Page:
|Birth||8 December 1900|
|Death||8 March 1985|
Ralph McAllister Ingersoll (December 8, 1900 in New Haven, Connecticut – March 8, 1985 in Miami Beach, Florida) was an American writer, editor, and publisher. He is best known as founder and publisher of the short-lived 1940s New York City left-wing daily newspaper that refused to accept advertising PM.
Ingersoll went to Hotchkiss School, graduated from Yale University's Sheffield Scientific School and became a mining engineer in California, Arizona and Mexico. In 1923 he went to New York with the intention of becoming a writer.
He worked as a reporter for the New York American from 1923 to 1925, and then joined the The New Yorker where he was managing editor from 1925 to 1930. He had been hired by the New Yorker founder and editor Harold Ross a few months after the magazine commenced publication; Ross inadvertently spilled an inkwell on Ingersoll's new light suit (various sources claim it was either white or pale gray) during the job interview, then, in embarrassment, offered him the job. As Ingersoll left his office, he heard Ross mumble to his secretary: "Jesus Christ, I hire anybody." According to his biographer, Roy Hoopes, Ingersoll "was one of the original guiding spirits of The New Yorker. He held it together during its first five years."
In 1930 Ingersoll went to Time Inc. as managing editor of Time-Life publications, and devised the formula of business magazine Fortune, eventually becoming general manager of the company. One of his most important assignments at Fortune was a detailed history of The New Yorker and its business. The scrutiny that Ingersoll gave his former New Yorker boss Harold Ross and his employees, which included mention of their foibles and salaries, initiated a feud between Time and Fortune publisher Henry Luce and culminated in a famed profile by Ross of Luce by Wolcott Gibbs that ran in The New Yorker in 1936, which lampooned both Luce and "Timestyle", the inverted writing style for which Time was (in)famous. Luce retaliated by having caricaturist Al Hirschfeld draw an image of Joseph Stalin over a picture of Ross.
PM started on June 18, 1940 with $1.5 million of capital, a fraction of the $10 million that Ingersoll initially sought. Unlike in usual U.S. practice, PM ran no advertising, and editorials did not appear every day; when they did, they were signed by an individual, initially Ingersoll himself, instead of anonymously coming from the paper itself. Sometimes these editorials took over the front page. His first editorial took a forthright stand on World War II which was already under way in Europe: "We are against people who push other people around," he wrote, demanding material U.S. support for the nations opposing Nazi Germany and Fascist Italy.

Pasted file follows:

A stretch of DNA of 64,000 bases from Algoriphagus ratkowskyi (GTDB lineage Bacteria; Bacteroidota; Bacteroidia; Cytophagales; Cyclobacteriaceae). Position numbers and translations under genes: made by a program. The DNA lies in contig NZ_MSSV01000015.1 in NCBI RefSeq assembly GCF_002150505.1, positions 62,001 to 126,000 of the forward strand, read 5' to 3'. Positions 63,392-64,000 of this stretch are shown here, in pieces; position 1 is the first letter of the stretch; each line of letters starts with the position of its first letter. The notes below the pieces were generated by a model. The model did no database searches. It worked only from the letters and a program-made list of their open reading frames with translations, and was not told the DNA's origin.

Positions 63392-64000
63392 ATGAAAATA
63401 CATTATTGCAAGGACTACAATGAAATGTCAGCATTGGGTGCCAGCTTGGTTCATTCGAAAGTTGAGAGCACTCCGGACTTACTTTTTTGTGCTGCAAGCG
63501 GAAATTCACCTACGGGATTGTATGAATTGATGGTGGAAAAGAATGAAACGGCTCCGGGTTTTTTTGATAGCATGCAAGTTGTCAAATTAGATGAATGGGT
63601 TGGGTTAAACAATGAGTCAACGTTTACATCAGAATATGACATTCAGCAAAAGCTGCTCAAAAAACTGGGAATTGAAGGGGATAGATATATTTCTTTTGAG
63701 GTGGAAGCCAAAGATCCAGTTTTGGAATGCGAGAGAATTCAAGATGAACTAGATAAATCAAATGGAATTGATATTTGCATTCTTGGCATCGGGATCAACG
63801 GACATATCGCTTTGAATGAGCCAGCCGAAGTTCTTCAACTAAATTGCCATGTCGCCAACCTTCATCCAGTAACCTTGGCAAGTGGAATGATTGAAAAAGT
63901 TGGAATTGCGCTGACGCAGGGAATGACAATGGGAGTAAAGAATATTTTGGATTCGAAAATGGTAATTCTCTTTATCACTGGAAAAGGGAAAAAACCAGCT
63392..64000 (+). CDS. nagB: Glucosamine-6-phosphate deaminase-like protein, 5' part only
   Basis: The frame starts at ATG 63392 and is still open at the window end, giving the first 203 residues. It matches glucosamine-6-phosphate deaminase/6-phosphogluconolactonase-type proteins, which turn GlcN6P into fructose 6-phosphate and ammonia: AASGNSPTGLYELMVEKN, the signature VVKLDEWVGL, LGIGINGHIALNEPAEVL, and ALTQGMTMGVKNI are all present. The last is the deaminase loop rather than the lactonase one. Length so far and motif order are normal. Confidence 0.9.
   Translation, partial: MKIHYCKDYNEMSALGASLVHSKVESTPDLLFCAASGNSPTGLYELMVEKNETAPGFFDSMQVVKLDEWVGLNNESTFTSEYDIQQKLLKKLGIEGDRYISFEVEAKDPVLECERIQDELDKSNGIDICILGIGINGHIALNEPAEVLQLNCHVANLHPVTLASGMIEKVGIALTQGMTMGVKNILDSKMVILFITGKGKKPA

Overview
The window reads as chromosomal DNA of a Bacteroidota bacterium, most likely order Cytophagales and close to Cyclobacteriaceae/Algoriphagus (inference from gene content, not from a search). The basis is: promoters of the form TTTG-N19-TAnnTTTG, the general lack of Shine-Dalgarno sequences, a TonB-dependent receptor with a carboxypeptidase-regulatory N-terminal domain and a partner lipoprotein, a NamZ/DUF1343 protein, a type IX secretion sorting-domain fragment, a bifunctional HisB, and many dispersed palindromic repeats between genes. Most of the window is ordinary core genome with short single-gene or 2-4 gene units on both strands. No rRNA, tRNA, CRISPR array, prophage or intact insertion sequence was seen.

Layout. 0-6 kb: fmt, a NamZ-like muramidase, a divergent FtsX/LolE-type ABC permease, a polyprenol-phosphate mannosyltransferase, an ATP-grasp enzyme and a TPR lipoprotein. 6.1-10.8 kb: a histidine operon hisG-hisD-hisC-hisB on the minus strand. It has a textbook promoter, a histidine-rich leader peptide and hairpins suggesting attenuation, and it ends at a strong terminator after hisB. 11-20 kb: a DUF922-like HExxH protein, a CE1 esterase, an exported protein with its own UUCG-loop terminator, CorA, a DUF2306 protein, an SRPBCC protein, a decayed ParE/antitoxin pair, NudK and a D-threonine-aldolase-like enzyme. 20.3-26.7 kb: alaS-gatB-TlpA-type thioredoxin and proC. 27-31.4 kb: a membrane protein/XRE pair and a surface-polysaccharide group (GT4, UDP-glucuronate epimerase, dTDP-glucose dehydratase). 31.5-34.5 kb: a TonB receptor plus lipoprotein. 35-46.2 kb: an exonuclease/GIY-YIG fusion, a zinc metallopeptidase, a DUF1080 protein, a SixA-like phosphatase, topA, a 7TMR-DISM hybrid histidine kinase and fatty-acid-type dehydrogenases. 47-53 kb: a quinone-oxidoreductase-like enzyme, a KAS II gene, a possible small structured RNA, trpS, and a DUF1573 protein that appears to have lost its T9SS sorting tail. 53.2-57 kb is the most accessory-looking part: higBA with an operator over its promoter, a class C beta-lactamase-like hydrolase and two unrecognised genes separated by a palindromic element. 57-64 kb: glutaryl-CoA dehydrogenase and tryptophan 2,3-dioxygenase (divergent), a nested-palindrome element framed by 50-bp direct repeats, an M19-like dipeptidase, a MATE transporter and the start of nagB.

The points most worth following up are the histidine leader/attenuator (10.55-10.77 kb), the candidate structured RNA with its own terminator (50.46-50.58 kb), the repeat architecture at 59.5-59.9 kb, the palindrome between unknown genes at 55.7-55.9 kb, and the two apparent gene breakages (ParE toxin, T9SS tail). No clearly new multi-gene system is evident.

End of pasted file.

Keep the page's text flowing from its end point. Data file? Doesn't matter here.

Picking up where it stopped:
The papers' first year was an overall success, although the paper was in some financial trouble: its circulation of 100,000–200,000 was insufficient. Marshall Field III had become the paper's funder; quite unusually, he was a "silent partner" in this continually money-losing undertaking.
The 41-year-old Ingersoll was drafted into the military; when he returned after the war, he found a paper that was less lively and well-written than it had been under his leadership, and with the pro-communist and anti-communist liberals writing at cross purposes. The paper never quite recovered and ceased publication in 1948, an early victim of the Cold War (and of Field's increasing interest in the Chicago Sun rather than PM).
Ingersoll later wrote numerous books about his service in World War II.
It has recently been suggested, based on research, that Ingersoll may have been the originator, chief advocate and mission planner of the tactical deception unit formed by the US Army during the war and deployed in the European Theater of Operations known formally as the 23rd Headquarters Special Troops and colloquially as the Ghost Army of World War II.
In the 1950s Ingersoll acquired and managed several newspapers. His company, Ingersoll Publications, founded in 1957, was taken over by his son Ralph M. Ingersoll Jr. in 1982 after he had bought his father out in a deal that left them no longer on speaking terms.